How to Survive the Worst That Can Happen: A Parent's Step by Step Guide to Healing After the Loss of a Child
By: Sandy Peckinpah
Publication Date: February 2014
Reviewed by: Deb Fowler
Review Date: April 24, 2014
Admittedly, Sandy was “caught up in the magic of fairy tales” and walked not only the literal Red Carpet with her husband, David, but also that of motherhood. As a mother she was a star among four beautiful, shining ones in her life, Garrett, Trevor, Julianne, and one-year-old, Jackson. Although there were whimsical and fleeting hopes that David would one day write a script that would launch the family into a real fairy tale existence, the day-to-day reminders like bills brought Sandy Peckinpah down to earth. A growing family couldn’t be fed on dreams and things like philosophical musings were best left to others.
Any dreams that Sandy may have had for a star-studded existence would soon be shattered. "Lots of fluids and ibuprofen to keep his fever down," the doctor ordered. "He should be better in a few days." Yes, as mothers we’ve all heard that before. Add a cool compress and a dollop of loving care and call the doctor in the morning. Instead, Garrett’s heart stopped suddenly during the night. A virulent case of undiagnosed bacterial meningitis shattered the family into a million pieces and a young soul had flown into the universe, never to return again. Sandy’s fairy tale existence had turned into a nightmare, one in which her child would be “16 years, three months, and ten days ... forever.” Life would never, ever, be the same and the entire family was thrown into a deep abyss from which there seemed to be no return."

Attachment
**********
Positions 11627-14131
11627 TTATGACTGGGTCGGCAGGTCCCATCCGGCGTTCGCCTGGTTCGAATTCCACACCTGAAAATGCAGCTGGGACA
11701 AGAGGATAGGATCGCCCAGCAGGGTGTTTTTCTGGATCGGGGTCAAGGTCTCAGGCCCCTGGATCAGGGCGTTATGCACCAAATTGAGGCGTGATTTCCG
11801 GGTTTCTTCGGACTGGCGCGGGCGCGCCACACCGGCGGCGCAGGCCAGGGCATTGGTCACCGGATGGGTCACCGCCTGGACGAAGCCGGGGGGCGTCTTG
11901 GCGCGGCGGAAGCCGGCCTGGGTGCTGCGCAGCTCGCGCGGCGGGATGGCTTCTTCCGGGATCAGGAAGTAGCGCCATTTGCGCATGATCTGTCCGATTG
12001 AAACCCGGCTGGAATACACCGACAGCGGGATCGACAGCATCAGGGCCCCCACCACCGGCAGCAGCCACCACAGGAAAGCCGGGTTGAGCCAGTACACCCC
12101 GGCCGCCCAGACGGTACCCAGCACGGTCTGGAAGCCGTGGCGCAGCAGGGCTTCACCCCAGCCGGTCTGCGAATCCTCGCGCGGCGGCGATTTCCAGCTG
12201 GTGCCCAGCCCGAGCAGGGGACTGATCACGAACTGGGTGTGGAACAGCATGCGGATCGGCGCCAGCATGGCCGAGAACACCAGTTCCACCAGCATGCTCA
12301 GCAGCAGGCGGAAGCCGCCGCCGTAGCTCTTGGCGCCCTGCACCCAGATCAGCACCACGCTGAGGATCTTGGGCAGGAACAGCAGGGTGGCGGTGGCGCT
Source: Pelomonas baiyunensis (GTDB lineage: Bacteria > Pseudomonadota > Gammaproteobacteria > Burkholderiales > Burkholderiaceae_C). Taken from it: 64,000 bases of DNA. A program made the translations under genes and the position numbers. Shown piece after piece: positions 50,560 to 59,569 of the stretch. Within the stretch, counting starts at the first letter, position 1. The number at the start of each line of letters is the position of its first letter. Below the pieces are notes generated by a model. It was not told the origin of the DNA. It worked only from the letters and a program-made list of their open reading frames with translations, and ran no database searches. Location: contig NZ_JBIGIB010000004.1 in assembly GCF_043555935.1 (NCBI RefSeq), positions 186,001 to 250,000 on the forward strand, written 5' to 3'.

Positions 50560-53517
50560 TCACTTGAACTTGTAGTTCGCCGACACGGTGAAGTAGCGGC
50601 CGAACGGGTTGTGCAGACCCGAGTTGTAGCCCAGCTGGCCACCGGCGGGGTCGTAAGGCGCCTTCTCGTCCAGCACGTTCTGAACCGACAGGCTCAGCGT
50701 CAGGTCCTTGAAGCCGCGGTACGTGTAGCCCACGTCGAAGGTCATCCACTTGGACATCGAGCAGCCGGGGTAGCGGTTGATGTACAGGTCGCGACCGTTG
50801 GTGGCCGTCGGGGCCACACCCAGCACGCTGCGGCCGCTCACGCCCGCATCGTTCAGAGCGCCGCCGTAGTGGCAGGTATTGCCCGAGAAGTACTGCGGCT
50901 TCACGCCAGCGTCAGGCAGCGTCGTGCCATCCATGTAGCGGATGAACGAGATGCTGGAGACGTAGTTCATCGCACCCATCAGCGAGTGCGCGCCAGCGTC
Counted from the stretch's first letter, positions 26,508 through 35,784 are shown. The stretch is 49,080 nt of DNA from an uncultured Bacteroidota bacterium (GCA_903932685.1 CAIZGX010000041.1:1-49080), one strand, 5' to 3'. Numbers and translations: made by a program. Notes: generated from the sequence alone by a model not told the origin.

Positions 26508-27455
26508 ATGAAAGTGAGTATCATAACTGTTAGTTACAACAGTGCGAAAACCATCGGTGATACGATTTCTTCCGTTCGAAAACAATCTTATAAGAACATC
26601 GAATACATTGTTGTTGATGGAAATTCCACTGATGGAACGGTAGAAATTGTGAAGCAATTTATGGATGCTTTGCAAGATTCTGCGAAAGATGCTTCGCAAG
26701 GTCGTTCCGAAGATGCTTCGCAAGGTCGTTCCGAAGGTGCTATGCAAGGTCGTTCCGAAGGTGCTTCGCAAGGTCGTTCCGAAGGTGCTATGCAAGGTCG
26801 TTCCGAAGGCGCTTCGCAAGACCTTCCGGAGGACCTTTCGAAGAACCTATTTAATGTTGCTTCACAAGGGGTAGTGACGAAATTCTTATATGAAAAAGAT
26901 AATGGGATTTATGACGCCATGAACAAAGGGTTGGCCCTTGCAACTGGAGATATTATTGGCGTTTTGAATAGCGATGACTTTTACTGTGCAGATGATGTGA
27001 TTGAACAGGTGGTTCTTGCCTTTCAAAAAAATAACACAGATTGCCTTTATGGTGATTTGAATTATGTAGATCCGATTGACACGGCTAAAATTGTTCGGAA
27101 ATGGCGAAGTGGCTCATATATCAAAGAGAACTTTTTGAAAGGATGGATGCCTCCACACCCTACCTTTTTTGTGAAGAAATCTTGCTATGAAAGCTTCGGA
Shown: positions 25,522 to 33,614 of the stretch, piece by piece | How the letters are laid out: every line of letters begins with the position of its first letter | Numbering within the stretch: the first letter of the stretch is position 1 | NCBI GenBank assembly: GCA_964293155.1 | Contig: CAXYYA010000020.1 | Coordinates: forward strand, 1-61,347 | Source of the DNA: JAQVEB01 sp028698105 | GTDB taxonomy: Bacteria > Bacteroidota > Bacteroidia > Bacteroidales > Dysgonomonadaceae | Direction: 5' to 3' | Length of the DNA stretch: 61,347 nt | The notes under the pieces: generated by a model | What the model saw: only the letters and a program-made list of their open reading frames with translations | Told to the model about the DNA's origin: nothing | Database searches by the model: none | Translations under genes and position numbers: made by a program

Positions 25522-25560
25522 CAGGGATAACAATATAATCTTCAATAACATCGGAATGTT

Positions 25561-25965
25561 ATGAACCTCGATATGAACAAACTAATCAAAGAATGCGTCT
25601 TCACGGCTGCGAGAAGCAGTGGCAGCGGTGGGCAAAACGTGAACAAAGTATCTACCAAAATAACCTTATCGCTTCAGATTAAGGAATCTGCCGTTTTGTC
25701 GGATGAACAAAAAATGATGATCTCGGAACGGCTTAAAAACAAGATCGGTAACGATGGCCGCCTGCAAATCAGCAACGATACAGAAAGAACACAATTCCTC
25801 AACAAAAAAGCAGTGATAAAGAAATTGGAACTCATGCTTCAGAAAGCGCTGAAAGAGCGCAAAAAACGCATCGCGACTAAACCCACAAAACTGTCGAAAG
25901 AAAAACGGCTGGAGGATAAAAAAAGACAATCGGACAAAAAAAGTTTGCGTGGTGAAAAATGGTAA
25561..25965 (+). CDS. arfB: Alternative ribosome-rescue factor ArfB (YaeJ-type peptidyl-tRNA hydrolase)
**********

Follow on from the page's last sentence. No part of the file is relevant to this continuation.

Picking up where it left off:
“You wake up in the morning,” Sandy later claimed, “and for a brief moment, you believe your loss was a terrible dream, and then it hits you.” There was no going back and the shift into the reality of Garrett’s death was staring her in the face. There were her other children to love and cherish, and the needs of young Jackson couldn’t be put on the back burner while she grieved. Yes, Sandy would go through Elizabeth Kübler Ross’s five stages of grieving, but would need to add one to the list ... resilience. The “haze of emotions” was overwhelming, yet there was a wealth of support around her, although she may not have recognized it at the time. There was her best friend, Melissa Gilbert, Paula, her “angel in the night,” and others who stepped forward to surround the Peckinpah family with a cocoon of love.
Sandy’s greatest gift to Garrett would begin one word at a time. She began to write, to move forward, and would eventually teach others how to do so as well. “No, you never forget,” she later explained. “You never get over it. You just learn how to live with it.” In this subtly soothing book, she explains how she taught herself to do just that and helps others via “Stepping Stones.” Sandy explains everything from planning the service to those first steps of recovery to the ultimate end ... healing. For those who are suddenly faced with a journey toward recovery they don’t wish to contemplate after the loss of a child, this book will be an immense comfort. How to Survive the Worst That Can Happen is not only a tribute to her own child, but one for every parent who has lost theirs. This book is a powerful, thought provoking, and singularly stunning guide to recovery.
Quill says: If you, or someone you know has lost a child, there’s no better gift you can give than a way to survive and flourish. In Sandy Peckinpah’s book, you will learn how you can heal and eventually bring joy back into your life.